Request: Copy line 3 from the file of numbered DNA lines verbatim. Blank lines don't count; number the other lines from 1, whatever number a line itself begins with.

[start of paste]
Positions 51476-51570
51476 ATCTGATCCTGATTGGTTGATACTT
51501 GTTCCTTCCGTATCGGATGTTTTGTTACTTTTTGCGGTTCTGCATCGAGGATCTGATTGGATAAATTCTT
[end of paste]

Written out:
51501 GTTCCTTCCGTATCGGATGTTTTGTTACTTTTTGCGGTTCTGCATCGAGGATCTGATTGGATAAATTCTT